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The Banyan Tree

(Critical Survey of Contemporary Fiction)

Christopher Nolan is a mute and paralyzed writer. Writing is physically difficult for him. An assistant must hold his head while he strikes his typewriter with a stick attached to his head. It took him twelve years to complete this beautiful novel, The Banyan Tree, which describes the long life of a simple woman whose loves are her family and their farm.

With a great deal of wit and psychological insight, Nolan helps readers to understand Minnie O’Brien’s development from a naive young girl into a mature and strong woman who overcomes the death of her beloved husband Peter and the rather unsatisfactory lives of her three children. She sacrifices so that each child can receive a solid education, but each child disappoints her. Her first son Brendan enters the priesthood and becomes a bishop, but he becomes an alcoholic and this reduces his effectiveness as a clergyman. Daughter Sheila becomes a registered nurse, but she marries a wealthy financier who never strives to meet her emotional needs. Minnie expresses her unconditional love for her third child Francis, who takes menial jobs around the world. After her husband’s death, she stays on her farm. Just before her death all three of her children return to her home in Drumhollow.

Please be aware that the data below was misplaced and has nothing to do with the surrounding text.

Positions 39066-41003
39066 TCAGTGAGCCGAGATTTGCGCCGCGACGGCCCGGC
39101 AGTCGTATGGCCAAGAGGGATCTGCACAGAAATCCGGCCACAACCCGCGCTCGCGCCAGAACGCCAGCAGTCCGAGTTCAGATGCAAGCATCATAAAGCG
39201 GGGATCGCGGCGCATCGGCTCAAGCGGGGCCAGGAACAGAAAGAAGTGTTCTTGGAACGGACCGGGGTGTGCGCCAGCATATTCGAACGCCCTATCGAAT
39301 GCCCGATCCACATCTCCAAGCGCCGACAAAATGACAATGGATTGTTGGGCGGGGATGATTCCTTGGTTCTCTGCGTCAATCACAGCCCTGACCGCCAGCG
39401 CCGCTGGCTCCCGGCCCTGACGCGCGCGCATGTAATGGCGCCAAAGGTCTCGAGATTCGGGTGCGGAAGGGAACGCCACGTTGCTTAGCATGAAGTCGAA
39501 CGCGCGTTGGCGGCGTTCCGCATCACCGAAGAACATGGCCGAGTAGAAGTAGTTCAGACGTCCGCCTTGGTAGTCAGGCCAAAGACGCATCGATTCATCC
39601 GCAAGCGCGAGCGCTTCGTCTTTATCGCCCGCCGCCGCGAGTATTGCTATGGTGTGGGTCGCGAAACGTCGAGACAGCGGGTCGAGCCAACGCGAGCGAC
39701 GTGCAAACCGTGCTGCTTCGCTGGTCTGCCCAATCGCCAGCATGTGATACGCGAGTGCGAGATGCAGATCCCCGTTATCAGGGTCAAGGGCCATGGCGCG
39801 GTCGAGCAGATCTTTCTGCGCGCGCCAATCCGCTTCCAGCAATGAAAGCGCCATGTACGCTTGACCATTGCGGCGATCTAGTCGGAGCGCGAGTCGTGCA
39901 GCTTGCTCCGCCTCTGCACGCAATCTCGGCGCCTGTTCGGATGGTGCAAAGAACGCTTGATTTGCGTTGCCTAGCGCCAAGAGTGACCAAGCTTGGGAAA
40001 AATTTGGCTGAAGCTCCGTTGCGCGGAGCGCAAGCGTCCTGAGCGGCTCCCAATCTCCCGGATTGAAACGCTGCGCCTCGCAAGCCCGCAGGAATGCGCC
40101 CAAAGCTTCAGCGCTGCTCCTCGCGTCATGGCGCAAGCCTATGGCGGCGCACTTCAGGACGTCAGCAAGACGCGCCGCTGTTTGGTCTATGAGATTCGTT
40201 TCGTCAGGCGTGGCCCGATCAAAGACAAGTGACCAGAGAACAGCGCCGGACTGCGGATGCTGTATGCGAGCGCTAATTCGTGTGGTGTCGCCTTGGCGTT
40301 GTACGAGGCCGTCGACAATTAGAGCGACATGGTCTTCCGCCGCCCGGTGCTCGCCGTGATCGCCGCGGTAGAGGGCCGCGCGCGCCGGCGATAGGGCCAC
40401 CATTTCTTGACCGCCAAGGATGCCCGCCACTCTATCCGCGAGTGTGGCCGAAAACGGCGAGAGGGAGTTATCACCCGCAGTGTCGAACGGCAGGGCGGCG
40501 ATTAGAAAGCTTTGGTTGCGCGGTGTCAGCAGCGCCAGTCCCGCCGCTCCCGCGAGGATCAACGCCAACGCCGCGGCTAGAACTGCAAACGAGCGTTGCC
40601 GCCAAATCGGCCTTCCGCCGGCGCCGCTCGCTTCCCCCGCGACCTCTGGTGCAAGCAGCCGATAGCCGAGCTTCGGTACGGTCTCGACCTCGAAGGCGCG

This wonderful novel by a courageous writer enables readers to experience for themselves the rich complexity of rural Irish culture as seen through the eyes of a proud and loving farmer named Minnie O’Brien.